Thursday, 30 June 2016

June review

Another quiet one for me book wise. I'm deep into exam period with the kids having just finished exams and me now starting exam marking. I'm very much counting down until the middle of July and my summer holidays starting so I can read everything.

Books read
Born Scared by Kevin Brooks (3 stars)
The Book of Memory by Petina Gappah (2 stars)
The Boy most likely to by Huntley Fitzpatrick (3 stars)
Wonder Boy by Nicole Burstein (4 stars)
Very British Problems by Rob Temple (3 stars)
Songs about a girl by Chris Russell (5 stars)
If I was your girl by Meredith Russo (3 stars)
Sunny Side up by Holly Smale (4 stars)
The Girls by Emma Cline (2 stars)
The secrets of Billie Bright by Susie Day (5 stars)
Girl out of water by Nat Luurtsema (3 stars)

events attended
I went to an awesome event at Walker HQ. I got to meet lots of lovely authors and bloggers and hear about all of walker's awesome future titles.

Book of the month

without question songs about a girl was my favourite book this month ... possibly even this year

July TBR
The Deviants by CJ Skuse
The Fire Sermon by Francesca Haig
No Man's Land by Simon Tolkein
Ride by Lisa Glass
Girl Hearts Girl by Lucy Sutcliffe
Replica by Lauren Oliver
The Wrong Train by Jeremy De Quidt
Max by Sarah Cohen-Scali
False Hearts by Laura Lam
Beck by Mal Peet
A Thousand Boy Kisses by Tillie Cole
The Wolf Road by Beth Lewis
The Sport of Kings by CE Morgan
The Yellow Room by Jess Vallance
Blood Wedding by Pierre Lemaitre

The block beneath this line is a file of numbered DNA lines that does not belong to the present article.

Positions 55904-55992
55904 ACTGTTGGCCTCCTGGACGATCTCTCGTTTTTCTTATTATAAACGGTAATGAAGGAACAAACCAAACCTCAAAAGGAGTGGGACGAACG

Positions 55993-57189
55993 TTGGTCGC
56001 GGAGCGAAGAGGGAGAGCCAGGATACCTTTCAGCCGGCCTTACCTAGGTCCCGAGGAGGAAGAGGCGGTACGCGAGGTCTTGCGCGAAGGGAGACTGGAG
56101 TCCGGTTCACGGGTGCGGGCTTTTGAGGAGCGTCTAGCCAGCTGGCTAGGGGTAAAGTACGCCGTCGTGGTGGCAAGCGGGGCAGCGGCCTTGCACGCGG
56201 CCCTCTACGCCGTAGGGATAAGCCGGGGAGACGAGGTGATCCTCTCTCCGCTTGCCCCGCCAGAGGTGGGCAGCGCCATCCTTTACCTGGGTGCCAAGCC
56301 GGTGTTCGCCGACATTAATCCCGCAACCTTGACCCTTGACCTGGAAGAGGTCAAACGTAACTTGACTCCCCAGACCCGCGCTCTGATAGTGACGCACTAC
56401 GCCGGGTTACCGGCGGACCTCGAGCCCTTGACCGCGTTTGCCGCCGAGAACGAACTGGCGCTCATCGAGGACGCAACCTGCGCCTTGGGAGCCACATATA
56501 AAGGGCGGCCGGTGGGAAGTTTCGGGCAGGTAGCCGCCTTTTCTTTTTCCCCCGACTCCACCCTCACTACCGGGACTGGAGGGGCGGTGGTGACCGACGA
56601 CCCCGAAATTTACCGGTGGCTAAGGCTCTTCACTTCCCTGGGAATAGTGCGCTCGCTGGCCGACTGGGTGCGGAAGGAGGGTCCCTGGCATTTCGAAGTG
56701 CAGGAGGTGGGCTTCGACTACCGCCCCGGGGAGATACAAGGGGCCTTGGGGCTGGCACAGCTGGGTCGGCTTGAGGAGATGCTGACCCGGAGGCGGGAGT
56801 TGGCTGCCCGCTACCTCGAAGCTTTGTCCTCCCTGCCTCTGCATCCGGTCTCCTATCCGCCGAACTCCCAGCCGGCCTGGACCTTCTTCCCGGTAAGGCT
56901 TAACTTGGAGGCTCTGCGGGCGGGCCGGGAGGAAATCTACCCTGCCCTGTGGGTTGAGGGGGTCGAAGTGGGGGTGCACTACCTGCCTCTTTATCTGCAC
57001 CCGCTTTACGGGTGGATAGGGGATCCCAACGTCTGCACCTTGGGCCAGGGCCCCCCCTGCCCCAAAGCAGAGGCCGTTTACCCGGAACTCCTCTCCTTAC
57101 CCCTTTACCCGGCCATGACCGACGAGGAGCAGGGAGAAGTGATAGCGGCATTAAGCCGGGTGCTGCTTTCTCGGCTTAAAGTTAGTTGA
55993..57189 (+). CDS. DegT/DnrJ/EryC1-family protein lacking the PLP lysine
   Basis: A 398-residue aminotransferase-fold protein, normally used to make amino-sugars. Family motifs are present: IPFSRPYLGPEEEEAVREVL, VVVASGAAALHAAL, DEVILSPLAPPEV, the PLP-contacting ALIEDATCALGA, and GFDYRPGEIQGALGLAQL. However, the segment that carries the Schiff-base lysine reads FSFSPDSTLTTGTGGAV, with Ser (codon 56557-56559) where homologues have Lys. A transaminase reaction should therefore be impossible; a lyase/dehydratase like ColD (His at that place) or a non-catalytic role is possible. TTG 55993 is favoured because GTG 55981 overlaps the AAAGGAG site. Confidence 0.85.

A God in Ruins by Kate Atkinson
The Night Watch by Sarah Waters
Six Four by Hideo Yokomama
Anatomy of a Soldier by Harry Parker
Chasing the Stars by Malorie Blackman
The Age of Reinvention by Karine Tuil
The Secrets of Dreadcliffe Grange School by Kim Newman
All the Birds in the Sky by Charlie Anders
Trigger Mortis by Antony Horowitz
Sleeping Giants by Slyvan Neuvel
Under Rose Tainted Skies by Rose Gornall
The Next Together by Lauren James

Tuesday, 28 June 2016

The Woman in Cabin 10 by Ruth Ware

This was meant to be the perfect trip.

The Northern Lights. A luxury press launch on a boutique cruise ship.

A chance for travel journalist Lo Blackwood to recover from a traumatic break-in that has left her on the verge of collapse, and to work out what she wants from her relationship.

Except things don’t go as planned.

Woken in the night by screams, Lo rushes to her window to see a body thrown overboard from the next door cabin. But the records show that no-one ever checked into that cabin, and no passengers are missing from the boat.

Exhausted, emotional and increasingly desperate, Lo has to face the fact that her sleep problems might be driving her mad or she is trapped on a boat with a murderer – and she is the sole witness...

My thoughts
This story is well creepy. It kept me guessing from the first page until the last.